Dependents of TN workers, which includes spouses and unmarried children under the age of 21, are eligible for a trade-dependent or TD status. While a TD status does not allow the beneficiary any authorization to work, they are permitted to remain in the US and to attend school.

Conclusion

TN status allows Canadian and Mexican citizens to work in the United States in a wide range of professions. Moreover, TN status provides employers with a flexible and streamlined options to employ professional workers on a temporary basis.

If you have questions or want to access additional information about US or Canadian Immigration and Nationality Laws, please feel free to get in touch with the immigration and nationality lawyers at the NPZ Law Group. If you have more questions about how these laws in the US may impact you or your family, contact the lawyers specialized in US Immigration and Nationality laws at our law firm. You can also send us an email at info@visaserve.com, or you can call us at 201-670-0006 (x104). In addition to that, we invite you to find more information on our website at www.visaserve.com


About The Author

David H. Nachman, Esq. is one of the Managing Attorneys at the Nachman Phulwani Zimovcak (NPZ) Law Group, P.C., a pre-eminent International Immigration and Nationality Law Firm dedicated to providing a wide array of business and family immigration law services for skilled U.S.-and Canada-bound workers. The Attorneys in our Law Firm assist clients with waivers, marriage cases, citizenship applications, I-130 sponsorship for family, etc.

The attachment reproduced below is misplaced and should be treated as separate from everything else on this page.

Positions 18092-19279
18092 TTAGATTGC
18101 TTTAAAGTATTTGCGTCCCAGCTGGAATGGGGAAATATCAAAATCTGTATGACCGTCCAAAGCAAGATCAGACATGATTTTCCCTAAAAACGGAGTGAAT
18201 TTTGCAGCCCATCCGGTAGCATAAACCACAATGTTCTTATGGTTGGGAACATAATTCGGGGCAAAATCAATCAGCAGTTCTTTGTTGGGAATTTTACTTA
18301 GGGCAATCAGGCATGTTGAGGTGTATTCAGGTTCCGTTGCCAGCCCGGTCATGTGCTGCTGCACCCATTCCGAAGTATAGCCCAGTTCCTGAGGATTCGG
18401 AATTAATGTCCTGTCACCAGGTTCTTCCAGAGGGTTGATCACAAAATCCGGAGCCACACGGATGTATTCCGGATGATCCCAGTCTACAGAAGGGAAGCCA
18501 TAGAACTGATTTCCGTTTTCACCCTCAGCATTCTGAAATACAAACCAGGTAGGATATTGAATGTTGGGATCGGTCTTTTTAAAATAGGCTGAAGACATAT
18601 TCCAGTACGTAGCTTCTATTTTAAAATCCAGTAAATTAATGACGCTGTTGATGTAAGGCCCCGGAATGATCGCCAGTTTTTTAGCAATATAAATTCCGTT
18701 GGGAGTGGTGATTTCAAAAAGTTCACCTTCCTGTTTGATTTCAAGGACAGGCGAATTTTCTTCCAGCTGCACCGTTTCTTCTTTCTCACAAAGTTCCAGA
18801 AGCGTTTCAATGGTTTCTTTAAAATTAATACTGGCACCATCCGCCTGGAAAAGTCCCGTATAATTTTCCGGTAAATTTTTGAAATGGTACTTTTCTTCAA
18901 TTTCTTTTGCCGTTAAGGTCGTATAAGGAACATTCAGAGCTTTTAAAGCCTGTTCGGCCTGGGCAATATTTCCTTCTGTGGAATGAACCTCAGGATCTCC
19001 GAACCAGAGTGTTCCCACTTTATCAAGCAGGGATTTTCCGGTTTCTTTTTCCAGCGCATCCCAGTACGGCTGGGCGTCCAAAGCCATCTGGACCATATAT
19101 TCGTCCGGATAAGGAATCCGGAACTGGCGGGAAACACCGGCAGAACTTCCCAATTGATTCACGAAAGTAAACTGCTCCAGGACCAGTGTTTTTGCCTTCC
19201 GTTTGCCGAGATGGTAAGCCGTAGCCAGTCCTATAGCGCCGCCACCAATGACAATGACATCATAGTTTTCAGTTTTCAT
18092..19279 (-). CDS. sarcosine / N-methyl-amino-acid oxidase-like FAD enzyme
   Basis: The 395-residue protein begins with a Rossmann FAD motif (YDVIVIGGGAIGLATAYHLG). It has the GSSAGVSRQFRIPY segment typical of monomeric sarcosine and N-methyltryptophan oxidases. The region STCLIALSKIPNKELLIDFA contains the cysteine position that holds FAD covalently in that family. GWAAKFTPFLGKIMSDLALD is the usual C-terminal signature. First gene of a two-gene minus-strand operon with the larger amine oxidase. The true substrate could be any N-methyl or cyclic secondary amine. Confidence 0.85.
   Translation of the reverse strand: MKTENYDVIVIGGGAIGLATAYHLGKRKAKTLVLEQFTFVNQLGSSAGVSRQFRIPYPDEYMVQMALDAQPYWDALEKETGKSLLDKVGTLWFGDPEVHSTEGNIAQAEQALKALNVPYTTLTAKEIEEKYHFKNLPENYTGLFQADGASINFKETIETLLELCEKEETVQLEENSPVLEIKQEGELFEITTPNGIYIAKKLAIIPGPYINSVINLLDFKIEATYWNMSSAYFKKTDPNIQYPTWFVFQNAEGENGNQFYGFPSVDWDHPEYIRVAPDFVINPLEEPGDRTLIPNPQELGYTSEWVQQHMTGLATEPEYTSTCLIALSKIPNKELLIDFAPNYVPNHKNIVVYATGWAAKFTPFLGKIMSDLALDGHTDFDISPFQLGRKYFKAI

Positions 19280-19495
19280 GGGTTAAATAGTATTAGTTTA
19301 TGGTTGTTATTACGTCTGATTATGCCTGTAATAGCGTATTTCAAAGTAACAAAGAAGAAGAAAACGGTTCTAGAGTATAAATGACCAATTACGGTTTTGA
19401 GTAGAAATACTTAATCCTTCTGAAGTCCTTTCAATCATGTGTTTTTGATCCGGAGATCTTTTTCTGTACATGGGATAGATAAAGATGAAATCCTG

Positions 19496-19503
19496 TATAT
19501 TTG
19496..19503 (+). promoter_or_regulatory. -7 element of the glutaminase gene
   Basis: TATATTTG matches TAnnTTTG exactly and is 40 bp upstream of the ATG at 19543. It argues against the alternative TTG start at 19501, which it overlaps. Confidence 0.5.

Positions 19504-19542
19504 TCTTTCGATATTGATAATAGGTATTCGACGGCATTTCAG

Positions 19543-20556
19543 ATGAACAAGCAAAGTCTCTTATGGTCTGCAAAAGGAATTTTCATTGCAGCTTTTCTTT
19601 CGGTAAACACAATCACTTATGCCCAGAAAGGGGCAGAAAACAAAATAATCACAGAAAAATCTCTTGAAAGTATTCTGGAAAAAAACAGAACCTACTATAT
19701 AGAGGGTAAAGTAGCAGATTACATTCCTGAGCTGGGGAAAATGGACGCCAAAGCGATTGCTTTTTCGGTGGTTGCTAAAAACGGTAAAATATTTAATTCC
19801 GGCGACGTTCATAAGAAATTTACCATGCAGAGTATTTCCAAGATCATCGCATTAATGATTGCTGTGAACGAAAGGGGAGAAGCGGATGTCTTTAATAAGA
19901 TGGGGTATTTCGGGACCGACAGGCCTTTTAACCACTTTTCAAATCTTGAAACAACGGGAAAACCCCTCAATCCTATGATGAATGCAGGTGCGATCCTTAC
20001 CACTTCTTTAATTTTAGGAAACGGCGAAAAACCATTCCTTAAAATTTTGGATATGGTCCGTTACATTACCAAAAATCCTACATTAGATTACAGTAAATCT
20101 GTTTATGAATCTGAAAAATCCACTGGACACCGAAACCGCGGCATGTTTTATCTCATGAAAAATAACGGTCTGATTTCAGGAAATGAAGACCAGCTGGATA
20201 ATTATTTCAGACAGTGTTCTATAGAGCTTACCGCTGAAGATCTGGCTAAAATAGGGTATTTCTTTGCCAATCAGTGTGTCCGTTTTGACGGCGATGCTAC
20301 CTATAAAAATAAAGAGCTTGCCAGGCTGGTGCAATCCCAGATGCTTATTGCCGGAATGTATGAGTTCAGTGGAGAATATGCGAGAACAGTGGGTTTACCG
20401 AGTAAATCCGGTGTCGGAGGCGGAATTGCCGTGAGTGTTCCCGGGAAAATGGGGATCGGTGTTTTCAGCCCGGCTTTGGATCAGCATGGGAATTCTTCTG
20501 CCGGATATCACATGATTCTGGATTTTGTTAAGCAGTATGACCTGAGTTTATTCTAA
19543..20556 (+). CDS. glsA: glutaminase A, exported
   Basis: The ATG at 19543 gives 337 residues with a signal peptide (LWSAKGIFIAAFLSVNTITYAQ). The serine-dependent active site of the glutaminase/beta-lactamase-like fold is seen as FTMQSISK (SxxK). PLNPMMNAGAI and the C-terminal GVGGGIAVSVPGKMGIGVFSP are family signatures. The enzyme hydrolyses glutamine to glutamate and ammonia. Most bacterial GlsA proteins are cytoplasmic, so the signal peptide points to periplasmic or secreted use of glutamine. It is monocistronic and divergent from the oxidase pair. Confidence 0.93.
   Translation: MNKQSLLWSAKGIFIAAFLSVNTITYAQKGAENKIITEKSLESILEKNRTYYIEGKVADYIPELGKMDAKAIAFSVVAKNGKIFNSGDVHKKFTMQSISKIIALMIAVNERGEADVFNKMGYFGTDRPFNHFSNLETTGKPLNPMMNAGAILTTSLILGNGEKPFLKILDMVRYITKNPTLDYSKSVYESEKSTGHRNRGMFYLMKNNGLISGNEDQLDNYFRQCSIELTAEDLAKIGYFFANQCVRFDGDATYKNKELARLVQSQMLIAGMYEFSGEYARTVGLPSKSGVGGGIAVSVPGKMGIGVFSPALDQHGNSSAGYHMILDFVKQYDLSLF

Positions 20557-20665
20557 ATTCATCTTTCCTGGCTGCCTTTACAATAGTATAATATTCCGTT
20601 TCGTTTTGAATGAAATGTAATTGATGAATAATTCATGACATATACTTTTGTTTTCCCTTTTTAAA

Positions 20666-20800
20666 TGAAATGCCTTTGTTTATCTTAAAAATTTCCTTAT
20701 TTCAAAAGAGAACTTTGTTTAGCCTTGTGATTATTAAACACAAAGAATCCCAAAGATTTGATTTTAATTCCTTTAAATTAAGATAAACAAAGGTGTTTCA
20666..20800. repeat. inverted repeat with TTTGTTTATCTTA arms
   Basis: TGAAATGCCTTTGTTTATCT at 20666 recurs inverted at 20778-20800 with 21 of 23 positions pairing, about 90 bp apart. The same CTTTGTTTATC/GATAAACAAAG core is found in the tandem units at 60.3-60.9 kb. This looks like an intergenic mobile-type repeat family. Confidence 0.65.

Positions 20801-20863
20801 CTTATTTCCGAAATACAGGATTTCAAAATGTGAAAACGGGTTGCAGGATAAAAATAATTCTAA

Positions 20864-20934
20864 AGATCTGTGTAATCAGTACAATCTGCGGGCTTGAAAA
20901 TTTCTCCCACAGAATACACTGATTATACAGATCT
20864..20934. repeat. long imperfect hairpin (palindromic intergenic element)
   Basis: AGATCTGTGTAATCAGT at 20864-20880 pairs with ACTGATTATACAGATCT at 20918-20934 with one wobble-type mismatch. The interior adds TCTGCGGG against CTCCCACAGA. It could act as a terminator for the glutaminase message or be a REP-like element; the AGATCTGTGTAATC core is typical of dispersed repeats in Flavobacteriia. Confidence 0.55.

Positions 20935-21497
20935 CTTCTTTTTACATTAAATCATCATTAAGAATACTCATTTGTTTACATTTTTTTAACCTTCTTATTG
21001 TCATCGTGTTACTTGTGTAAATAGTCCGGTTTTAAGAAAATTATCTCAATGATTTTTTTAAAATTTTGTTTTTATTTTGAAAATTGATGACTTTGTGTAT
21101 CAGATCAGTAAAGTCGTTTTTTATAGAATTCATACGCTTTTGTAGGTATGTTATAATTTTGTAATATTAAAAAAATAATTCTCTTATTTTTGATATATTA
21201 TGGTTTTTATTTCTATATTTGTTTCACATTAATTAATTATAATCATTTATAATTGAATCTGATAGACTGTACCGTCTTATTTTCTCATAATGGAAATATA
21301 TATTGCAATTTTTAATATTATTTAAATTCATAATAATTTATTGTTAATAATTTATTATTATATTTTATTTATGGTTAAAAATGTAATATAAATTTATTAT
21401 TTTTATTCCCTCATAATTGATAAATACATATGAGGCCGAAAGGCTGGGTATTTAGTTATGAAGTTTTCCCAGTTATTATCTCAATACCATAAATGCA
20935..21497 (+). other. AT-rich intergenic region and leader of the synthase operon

Ludka Zimovcak, Esq. is a Managing Attorney at NPZ Law Group, PC. Mrs. Zimovcak's passion for excellence in immigration law derives from her own family's first-hand immigration experiences. She is fully licensed to practice as an Attorney in Slovakia and New York.


Snehal Batra, Esq. is Managing Attorney of our Raritan, NJ office at the Nachman Phulwani Zimovcak (NPZ) Law Group, P.C., a pre-eminent International Immigration and Nationality Law Firm dedicated to providing a wide array of business and family immigration law services for skilled U.S.-and Canada-bound workers. Ms. Batra is an Indian-American attorney with a passion for immigration law which derives from being an immigrant herself. Having been born in India and raised in New Jersey, Ms. Batra understands firsthand the many difficulties and challenges that immigrants commonly experience while engaged in the U.S. immigration process. As such, she is eager to help families, businesses and individual immigrants to realize the American dream.


Samantha Chasworth, Esq. is Counsel at the Nachman Phulwani Zimovcak (NPZ) Law Group, P.C., a pre-eminent International Immigration and Nationality Law Firm dedicated to providing a wide array of business and family immigration law services for skilled U.S.-and Canada-bound workers. Ms. Chasworth earned a Juris Doctorate (JD) from the St. John's University School of Law in Queens, New York, where she was an editor on the Journal of Civil Rights and Economic Development and participated in numerous immigration and family law clinics and internships including time at the US-Mexico Border at the Karnes County Civil Detention Center.


The opinions expressed in this article do not necessarily reflect the opinion of ILW.COM.